Taking care of yourself keeps your mind and body primed and ready to deal with stressful situations.

Taking care of yourself can mean anything from paying attention to your own needs and feelings to helping others whose problems are more serious than yours.  It can mean finding the will to live well, engaging in activities that you enjoy and experience as relaxing.  It can mean slowing down and doing nothing at all for awhile.

Every one of us faces times of anxiety, stress and pain. These suggestions are ideas for ways to help you get through the tough times. Taking these small steps can help reduce even normal levels of stress that come with life as a young person. They won't help everybody all the time, but even a little can make a difference.

Busy? Find time for fun.

Childhood is supposed to be about play, right? Our full lives can feel so busy that we sometimes don't allow time for the fun stuff. Its no mistake that health and happiness are often linked. We are healthier when we are happy!

Helping Others Helps You Too

You lug your elderly neighbor's groceries up her steps, and you know it's a good deal for her, right? What might surprise you is that it's likely good for you too.
People who regularly help other people experience less depression, manage stress better, and have better health. They may even live longer! Research says;
  • Students who performed five acts of kindness a day increased their happiness
  • Providing emotional support to others significantly decreased the harmful health effects of certain kinds of stress among older people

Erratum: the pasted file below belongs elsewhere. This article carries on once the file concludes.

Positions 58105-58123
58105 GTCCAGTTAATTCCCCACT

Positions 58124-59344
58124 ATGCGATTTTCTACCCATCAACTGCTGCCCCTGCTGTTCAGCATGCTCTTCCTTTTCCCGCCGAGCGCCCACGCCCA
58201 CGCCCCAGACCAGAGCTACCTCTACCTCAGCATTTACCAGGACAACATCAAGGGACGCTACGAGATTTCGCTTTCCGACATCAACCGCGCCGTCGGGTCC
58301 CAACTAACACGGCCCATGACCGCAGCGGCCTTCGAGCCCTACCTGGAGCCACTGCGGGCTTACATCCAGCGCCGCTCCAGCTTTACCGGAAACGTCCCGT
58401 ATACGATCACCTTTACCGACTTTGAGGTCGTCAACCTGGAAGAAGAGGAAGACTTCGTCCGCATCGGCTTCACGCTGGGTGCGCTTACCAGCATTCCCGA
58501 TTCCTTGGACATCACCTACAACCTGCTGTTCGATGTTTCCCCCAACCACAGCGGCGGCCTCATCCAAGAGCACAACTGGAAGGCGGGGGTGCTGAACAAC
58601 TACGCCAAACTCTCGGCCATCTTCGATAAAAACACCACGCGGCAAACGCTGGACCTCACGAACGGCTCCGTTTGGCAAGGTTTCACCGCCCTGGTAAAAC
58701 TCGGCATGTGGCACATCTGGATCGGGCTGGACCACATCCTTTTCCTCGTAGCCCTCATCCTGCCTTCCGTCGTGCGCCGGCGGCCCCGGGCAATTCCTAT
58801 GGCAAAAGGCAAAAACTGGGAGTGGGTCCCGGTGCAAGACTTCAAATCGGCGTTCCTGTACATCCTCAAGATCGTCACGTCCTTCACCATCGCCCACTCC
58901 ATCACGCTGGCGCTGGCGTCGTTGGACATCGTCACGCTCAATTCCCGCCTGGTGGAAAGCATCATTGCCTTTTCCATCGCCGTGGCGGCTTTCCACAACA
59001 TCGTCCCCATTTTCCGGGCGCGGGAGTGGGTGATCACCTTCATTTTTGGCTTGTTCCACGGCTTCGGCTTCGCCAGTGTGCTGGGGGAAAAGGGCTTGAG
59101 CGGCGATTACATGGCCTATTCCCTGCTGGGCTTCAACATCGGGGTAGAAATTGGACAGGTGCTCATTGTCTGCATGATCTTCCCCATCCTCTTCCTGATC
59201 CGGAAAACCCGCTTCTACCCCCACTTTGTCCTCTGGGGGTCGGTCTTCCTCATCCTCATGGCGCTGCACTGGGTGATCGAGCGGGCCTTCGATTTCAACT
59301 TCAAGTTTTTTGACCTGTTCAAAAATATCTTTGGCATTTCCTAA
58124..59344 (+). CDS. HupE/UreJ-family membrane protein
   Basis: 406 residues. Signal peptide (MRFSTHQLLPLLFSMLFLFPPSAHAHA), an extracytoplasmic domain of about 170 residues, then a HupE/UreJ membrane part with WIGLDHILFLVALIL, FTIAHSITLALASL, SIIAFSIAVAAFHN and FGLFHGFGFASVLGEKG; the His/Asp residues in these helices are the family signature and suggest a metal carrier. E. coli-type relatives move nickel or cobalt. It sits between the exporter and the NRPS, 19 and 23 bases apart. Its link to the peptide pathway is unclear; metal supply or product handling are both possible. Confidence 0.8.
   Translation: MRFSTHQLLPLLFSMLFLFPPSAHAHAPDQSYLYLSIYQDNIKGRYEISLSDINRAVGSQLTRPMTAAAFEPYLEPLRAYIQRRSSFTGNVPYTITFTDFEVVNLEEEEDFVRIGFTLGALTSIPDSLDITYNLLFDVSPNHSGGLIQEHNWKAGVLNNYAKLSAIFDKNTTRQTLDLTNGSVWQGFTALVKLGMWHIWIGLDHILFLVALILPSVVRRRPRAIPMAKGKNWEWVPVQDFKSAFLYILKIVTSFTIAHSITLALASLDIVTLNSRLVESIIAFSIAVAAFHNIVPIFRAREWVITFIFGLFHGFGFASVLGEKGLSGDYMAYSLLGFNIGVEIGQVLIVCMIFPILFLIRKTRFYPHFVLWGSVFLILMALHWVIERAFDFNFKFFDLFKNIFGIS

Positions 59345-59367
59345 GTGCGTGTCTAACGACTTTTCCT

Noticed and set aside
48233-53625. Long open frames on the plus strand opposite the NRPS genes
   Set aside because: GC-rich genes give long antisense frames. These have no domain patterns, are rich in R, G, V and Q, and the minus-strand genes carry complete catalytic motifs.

• People who donated money to charity got a boost in a feel-good part of the brain, as revealed in brain imaging research
Doing good can make you feel good. It might;
  • remind you that compared to some you're relatively lucky
  • make you feel connected to others
  • help you feel needed and effective
  • take your mind off your own worries for a while
  • make you feel generous
  • add a sense of purpose and meaning to your life

Put a Little Lift in Your Step

Our species' ability to sense danger may have kept us alive, but our worry-filled thoughts can present dangers of their own. It is proven that negative thinking can drag down our moods, our actions and even our health. The opposite is also research supported: that positive thoughts make us happier and healthier. Try it!

Research about the benefits of staying positive says:

  • People who are pessimistic on average die younger than those who are optimistic.
  • People who express gratitude are generally more upbeat and have fewer physical complaints.
  • People who demonstrated negative thinking are less likely to change their unhealthy patterns.
  • People who dwell on negative thoughts actually change their brain activity and patterns to reinforce negative behaviors.
  • People who fixated on worrisome thoughts before a test performed worse than those who had a positive outlook on their task.

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